ACAC bought its “Union Place” building 14 year ago. Union Place is just one part of the church’s complex network of buildings and parking lots, which can make the campus difficult to navigate. The sheer number of programs the church is involved in, including two concurrent summer camps, a summer theater program, ballet classes and a jazz band, all organized by Urban Impact, a faith-based nonprofit for children and families in the Northside, add to the complexity. This year’s summer camp consisted of about 400 kids, and that number, according to Turnbull, could easily grow. The church also offers an after school program for children, counseling for grief, divorce, abuse and addiction, workshops on home buying, support for people recently released from jail, financial assistance for people who can’t afford their utility bills and both English language classes and legal assistance for immigrants.
“We create space for people to find out which door they’re most comfortable using to come into a community,” says Turnbull.
He admits it would be cheaper for ACAC to move and expand into the suburbs, but would rather see the church develop its existing role in the Northside community. After all, the ACAC stewards most of the electricity necessary to power the Deutschtown Music Festival stages. For this year’s festival, ACAC even had its own “gospel stage.” With the campus renovation, Turnbull also wants to make the space more cohesive, especially for ACAC’s children’s ministry.
Since 2004, the majority of ACAC’s children’s activities have taken place on the third floor of 4 Allegheny Center, an Allegheny Health Network (AHN) building, separated from the rest of the church campus by the busy East Commons road. But now, AHN needs the floor back for its medical staff. Turnbull calls the eviction a “gift.” As it stands, ACAC has to pay a crossing guard to help kids navigate East Commons and parents dropping their kids off at the AHN building have to park, then sign in and out. The proposed campus design, Turnbull says, will fix these problems, and is a way for ACAC to “bring our children home,” or have all the kids in the same space.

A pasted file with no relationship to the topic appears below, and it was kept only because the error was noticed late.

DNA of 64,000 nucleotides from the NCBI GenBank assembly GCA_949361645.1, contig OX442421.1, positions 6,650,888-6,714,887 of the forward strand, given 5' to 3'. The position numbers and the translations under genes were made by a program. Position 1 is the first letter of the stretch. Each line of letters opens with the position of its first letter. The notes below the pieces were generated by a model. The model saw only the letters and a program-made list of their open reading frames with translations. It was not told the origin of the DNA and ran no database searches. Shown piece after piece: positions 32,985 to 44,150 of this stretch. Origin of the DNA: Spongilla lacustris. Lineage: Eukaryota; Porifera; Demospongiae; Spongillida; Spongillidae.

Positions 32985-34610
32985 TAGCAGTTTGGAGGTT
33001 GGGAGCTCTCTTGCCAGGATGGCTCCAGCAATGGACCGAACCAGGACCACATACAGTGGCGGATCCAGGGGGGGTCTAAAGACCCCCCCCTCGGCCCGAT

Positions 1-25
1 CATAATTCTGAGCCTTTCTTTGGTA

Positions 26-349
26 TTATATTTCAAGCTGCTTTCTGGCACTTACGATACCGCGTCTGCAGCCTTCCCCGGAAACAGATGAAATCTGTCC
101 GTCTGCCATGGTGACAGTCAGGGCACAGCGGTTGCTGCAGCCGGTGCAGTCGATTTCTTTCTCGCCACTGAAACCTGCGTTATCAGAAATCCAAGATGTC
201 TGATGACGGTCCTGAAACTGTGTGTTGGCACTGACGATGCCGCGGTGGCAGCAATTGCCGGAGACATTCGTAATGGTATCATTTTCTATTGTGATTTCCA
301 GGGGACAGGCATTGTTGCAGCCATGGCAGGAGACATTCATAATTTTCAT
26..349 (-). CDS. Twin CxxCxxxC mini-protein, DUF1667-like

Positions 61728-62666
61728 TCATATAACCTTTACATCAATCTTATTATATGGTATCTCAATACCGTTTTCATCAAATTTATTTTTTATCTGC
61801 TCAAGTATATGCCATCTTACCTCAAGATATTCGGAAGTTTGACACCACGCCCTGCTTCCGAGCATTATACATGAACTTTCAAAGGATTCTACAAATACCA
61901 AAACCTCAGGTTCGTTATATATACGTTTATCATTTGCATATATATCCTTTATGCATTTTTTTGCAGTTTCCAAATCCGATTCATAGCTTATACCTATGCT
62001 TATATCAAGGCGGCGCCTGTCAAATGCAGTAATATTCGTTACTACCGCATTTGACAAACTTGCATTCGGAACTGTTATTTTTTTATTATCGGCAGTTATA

The remaining part of ACAC’s children’s ministry—the nurseries and
toddler rooms—is housed on the lower level of the main church building.
“Once we built this, the crying really stopped off,” says Turnbull with a laugh. He’s talking about the main room here, an interactive, indoor playground, complete with a chalkboard, slide, plush palm trees and play mats that can be easily rearranged. Children’s safety is important to ACAC, so this lower level of the campus includes multiple gates and locks between rooms and one-sided windows so parents and leaders can see inside the rooms without being a distraction. It’s design elements like these that Turnbull says ACAC wants to build on during its renovation.
So far, the ACAC congregation has pledged $7 million towards the campus redesign project, which is just one component of its large-scale “Next Gen Faith Campaign.” According to the website, ACAC’s campaign will help “prepare the next generation of ministry” through expanded communication and social media presence and “church planting” in Homestead and other urban areas. As the church moves toward the “design” phase of its three-year plan, and if all goes well, work will be complete by 2021.
With such an elaborate plan in the works, and ACAC’s continual wheelhouse of programs and other moving parts, I’m left to wonder how Turnbull manages it all with grace. He just laughs and responds: “That’s the Jesus answer.”
For more information on ACAC’s campus redesign project and the “Next Gen Faith Campaign,” visit the ACAC website at www.acac.net or stop by the campus, located at 250 East Ohio Street, and ask Turnbull for a tour.